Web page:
Fiona Kearney, Principal, St. John’s Primary School, Swatragh, reflects on what forgiveness means:
‘”[Forgiveness is] something we say and take for granted but do we stop to think about what it means when we forgive or are forgiven? A chance to reflect on our Forgiveness project at a work conference in Madison, Wisconsin…what’s not to like? Then you stop to think about why you have agreed to meet up with a bunch of strangers at Dublin Airport in the holidays. A nicer bunch you couldn’t wish to meet…before long we were like family or old friends. The conference was a challenge in the form of long days and intense listening but the range of thought provoking individuals and their experiences gave much food for personal and professional reflection. My highlight was Sylvester Jackson’s story. A tale of redemption from America’s prison system, gave insight to what is needed from the ghetto to government. The trip organisers are owed a debt of gratitude for their skills in balancing travel arrangements, as well as work, rest and play. This was a unique experience and I for one will not forget the opportunity to learn more about the true meaning of forgiveness and the chance to make new friends. Go raibh maith agaibh! Thank you!”
Fintan Murphy, Chief Executive, Catholic Schools’ Trustee Service reflecting on the conference, said it was:
“an opportunity to hear from educators and academics from the USA, Israel, Taiwan and N. Ireland on their experience of the delivery of, and impact of, Forgiveness Education. What all held in common was an overwhelmingly positive experience of their engagement with the programme both in terms of a change within themselves, but also the change that it provoked within their students. From whatever perspective people approached forgiveness education there was a commonality of purpose evident at the Conference and that was the need to spread the word that this approach brings positive benefits to all who engage in the programme.”
Looking ahead, Fintan comments that “at a local level I await with anticipation the formal publication of the research which was undertaken by Stranmillis University College into the project and hope that the Forgiveness Education Programme, which has been used in schools in NI for 20 years, continues to flourish and spread among all our schools”.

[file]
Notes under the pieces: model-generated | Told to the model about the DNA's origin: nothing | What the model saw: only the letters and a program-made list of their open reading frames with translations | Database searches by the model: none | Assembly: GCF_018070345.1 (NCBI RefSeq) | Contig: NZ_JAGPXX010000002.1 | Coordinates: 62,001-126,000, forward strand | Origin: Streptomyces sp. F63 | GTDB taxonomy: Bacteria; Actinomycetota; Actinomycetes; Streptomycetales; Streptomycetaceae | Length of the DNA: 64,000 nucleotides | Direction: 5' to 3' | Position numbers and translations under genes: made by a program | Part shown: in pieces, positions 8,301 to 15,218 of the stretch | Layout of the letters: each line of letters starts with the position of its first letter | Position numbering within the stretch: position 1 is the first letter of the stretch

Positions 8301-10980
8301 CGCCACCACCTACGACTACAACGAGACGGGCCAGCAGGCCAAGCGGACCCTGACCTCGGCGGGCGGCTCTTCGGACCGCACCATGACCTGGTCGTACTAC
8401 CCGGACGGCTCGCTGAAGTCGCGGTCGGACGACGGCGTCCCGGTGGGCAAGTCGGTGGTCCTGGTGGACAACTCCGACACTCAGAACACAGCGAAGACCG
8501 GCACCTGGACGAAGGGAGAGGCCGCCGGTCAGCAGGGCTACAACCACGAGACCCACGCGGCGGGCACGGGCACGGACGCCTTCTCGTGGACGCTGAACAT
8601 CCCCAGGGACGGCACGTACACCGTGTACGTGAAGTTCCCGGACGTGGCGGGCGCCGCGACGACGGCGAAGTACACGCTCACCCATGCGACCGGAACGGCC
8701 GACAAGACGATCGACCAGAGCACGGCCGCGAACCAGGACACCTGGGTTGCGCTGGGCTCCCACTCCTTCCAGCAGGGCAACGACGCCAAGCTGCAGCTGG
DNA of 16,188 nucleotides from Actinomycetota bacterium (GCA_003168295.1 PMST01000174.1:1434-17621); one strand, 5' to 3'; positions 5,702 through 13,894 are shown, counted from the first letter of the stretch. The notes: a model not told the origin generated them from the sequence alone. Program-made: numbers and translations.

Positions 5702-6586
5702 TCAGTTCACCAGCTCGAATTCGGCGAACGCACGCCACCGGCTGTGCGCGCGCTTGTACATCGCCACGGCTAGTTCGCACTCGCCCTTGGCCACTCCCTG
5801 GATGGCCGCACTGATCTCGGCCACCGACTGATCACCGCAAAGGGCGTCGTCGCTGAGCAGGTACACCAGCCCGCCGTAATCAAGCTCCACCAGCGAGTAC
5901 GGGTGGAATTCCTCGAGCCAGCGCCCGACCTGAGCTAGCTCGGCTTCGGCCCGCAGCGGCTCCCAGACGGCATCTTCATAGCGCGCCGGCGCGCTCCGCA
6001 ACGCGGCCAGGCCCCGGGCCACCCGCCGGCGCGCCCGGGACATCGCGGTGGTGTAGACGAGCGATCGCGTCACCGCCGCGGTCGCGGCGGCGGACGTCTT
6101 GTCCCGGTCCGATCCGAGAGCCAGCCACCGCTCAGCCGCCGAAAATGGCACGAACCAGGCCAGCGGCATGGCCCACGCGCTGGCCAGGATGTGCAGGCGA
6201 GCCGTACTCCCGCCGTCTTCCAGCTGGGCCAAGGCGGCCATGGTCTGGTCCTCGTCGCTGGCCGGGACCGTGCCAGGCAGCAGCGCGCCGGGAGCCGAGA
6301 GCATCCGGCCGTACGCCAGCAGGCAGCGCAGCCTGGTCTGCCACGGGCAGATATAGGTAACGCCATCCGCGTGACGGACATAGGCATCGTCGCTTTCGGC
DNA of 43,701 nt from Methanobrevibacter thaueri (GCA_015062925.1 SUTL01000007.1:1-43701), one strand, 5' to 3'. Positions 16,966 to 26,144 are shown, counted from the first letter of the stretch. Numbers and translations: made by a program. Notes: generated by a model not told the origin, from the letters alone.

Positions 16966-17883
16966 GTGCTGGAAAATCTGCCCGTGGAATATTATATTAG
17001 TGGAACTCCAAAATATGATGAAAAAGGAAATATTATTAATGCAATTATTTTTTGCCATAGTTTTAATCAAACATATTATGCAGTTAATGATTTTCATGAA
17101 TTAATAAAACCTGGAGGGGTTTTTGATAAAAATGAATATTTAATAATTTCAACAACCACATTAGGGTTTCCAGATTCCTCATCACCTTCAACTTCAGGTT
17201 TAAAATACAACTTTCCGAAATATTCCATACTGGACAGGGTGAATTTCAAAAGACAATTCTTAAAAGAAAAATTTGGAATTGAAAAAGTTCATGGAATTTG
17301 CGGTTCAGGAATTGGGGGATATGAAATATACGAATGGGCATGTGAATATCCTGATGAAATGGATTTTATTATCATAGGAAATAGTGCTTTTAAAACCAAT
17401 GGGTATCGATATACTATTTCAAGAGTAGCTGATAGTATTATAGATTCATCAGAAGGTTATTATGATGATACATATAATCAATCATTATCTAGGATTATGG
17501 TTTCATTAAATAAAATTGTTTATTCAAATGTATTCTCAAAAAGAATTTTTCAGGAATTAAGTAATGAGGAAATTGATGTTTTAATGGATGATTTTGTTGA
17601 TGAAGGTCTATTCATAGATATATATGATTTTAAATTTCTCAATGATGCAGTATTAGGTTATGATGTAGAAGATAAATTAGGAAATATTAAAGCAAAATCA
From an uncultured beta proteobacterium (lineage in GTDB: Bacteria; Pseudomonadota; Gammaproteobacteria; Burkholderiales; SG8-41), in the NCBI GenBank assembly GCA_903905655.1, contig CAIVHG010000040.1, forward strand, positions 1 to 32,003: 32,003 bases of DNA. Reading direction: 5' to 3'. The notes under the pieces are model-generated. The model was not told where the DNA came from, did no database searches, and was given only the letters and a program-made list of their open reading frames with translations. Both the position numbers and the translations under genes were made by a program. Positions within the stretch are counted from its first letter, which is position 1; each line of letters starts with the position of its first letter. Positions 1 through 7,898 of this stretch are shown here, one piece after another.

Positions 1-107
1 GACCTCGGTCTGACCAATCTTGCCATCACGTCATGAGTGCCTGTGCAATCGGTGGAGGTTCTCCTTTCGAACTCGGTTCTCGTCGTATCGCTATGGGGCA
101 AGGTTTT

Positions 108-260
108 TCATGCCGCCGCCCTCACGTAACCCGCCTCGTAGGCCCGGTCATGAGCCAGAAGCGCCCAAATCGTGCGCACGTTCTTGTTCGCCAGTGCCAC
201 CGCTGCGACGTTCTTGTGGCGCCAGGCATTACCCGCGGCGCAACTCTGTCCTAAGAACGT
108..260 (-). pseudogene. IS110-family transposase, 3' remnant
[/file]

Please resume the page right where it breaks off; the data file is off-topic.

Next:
Jayne Millar, Head of Education Support, Controlled Schools’ Support Council offers some insights into her experiences and participation in the conference:
“We have much to be proud of. The presentations delivered by both Cormac McCabe and Philip Lavery on their Year 7 pupils’ experiences in trialling the Guided Curriculum were truly inspirational. The excellence, dedication and courage of our teaching profession were demonstrated clearly on the world stage”.
“[T]he opportunity to meet and share experience of education innovations with practitioners from Israel, Taiwan and the Philippines, helped me to appreciate the many similarities in challenges within our education systems, as well as the uniqueness of Northern Ireland. What was perhaps of most interest to me was the question of impact. The pioneering research of Dr Robert Enright reaches well beyond schools into families and communities. The conference highlighted evidence of improvements in the emotional health and well-being of children, young people and adults as they learned to forgive”.
Jayne echoes Fintan’s words when she adds that “The research programme, led by SUC, has the potential to contribute to a number of important and inter-connected initiatives in schools. Teaching children to cultivate the virtues of love and forgiveness may help them to deal positively with the injustices of life and is highly relevant to programmes widely supported and promoted by CSSC such as Shared Education, Anti-Bullying, Restorative Practice and Trauma Informed Approaches. For me it resonates with the work of CSSC in ethos development within controlled schools which prioritises a values based approach to the teaching and learning environment”.
The trip was filled with happy memories of time spent in both Madison and Chicago. We enjoyed a tour of Wisconsin State Capital building, visiting Memorial Union at the University of Wisconsin-Madison and an outdoor music concert hosted by the Wisconsin Chamber Orchestra.